Blue Roses – Pedro Torres
December 29, 2021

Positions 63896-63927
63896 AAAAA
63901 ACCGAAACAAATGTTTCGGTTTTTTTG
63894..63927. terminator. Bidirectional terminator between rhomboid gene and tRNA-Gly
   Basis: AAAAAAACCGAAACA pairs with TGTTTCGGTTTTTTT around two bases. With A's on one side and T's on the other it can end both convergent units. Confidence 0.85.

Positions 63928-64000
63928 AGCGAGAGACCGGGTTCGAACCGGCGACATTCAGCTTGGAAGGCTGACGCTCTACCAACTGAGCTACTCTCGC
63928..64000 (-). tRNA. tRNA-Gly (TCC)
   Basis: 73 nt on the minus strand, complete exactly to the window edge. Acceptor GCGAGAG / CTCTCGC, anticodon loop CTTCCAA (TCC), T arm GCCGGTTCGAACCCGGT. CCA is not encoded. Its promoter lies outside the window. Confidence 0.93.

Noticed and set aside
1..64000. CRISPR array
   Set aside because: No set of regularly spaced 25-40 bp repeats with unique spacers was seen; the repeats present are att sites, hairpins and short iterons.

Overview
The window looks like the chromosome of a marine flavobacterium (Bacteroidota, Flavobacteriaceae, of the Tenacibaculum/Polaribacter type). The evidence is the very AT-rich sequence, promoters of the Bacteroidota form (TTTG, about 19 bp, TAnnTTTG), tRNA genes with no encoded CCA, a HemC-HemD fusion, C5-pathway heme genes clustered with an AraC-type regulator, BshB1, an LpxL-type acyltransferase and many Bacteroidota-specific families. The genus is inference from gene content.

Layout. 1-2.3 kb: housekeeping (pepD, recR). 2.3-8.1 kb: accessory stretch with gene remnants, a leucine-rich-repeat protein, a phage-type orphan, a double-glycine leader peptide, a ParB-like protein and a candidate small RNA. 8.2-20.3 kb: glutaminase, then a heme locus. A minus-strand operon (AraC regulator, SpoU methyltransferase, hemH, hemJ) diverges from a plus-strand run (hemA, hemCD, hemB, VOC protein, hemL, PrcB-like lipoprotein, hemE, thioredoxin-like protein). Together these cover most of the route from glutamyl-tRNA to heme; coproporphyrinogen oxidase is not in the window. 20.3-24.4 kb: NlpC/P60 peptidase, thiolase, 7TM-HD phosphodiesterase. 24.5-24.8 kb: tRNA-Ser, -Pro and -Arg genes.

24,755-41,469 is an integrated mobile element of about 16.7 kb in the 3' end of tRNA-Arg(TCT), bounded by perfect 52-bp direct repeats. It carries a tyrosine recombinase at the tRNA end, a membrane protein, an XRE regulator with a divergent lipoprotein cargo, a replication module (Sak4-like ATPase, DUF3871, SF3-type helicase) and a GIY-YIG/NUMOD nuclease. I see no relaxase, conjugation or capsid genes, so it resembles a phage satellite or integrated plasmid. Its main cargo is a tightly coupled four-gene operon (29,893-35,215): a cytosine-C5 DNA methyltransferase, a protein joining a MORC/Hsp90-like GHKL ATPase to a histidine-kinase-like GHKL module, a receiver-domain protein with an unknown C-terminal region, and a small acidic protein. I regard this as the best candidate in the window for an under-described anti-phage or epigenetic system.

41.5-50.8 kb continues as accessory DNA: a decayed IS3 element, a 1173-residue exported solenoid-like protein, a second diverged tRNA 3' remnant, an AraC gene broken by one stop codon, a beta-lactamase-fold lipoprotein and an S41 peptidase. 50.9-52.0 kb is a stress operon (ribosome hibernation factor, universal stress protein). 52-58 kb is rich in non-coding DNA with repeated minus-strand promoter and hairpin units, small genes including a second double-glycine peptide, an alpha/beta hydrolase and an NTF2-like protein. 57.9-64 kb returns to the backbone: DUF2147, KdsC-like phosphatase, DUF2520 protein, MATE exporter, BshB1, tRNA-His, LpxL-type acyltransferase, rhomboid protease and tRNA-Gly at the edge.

The bricks fell like rain. The plume of smoke was visible from the next town over at this point. By the end of the day it would cover the sky. The local government, not knowing how to respond, advised everyone to turn their AC units off, and to not go outside. I worked in the industrial side of town, a mile from where it happened. The air tasted bitter and tinny. By the time I got out of work, the sky was a dark gray. A storm that would never come was brewing. At work they talked about how with chemical fires like this, you can’t really put it out with water, or regular flame retardants. You basically just have to let it burn. Rose told me that we needed to talk when I got out of work today. I knew what that meant. I drove a bit slower, doing my best to prolong the inevitable. The voices on the radio chattered about the possible effects of sustained exposure to the smoke. Infertility, bronchitis, lung, skin, and brain cancer, brain bleeding, birth defects in unborn children. I thought about why Rose would be doing this. Just last week we were planning on moving in together. I definitely was a bit overbearing. I hate that I can get like that when I like someone. I decided to stop and get her flowers. She hated the color red, so I thought it would be clever to get her blue roses. Blue roses for the Rose who hates red. It was more clever in my head. Ten people died in the explosion. The man on the radio, the fireman, said that. He sounded scared, but everyone sounds scared when stuff like this happens. It was barely 4 and the sky was dark as night. The parking lot of the CVS was in a frenzy. You would have thought the world was ending. I was lucky, in the madness, no one had even thought to ransack the florist. I got a dozen blue roses for the price of a half dozen. Nobody was in the self checkout line to check that I changed the stickers. I overheard a family clad in gas masks talk about their plans. I drove up the hill, to Rose’s house. Her mother let me in. She looked nervous too. On the TV you could see the fire burning with an intense ferocity. The firemen, and police officers just stood around it, watching the plant burn. Rose gave it to me gently, which I appreciated. She sometimes had a habit of being too blunt, too honest. I think it was the flowers that tempered her reaction. Even if they had wilted and died the moment the outside air hit them. By the time I left her house, it really was night time. Before driving down the hill, and going home, I stood outside her house. From up here you could see the orange glow of the fire humming amidst the darkness of the Midwestern plains, as news helicopters buzzed around it like moths. I stood there and watched it burn, as my nose, and my ears, began to bleed.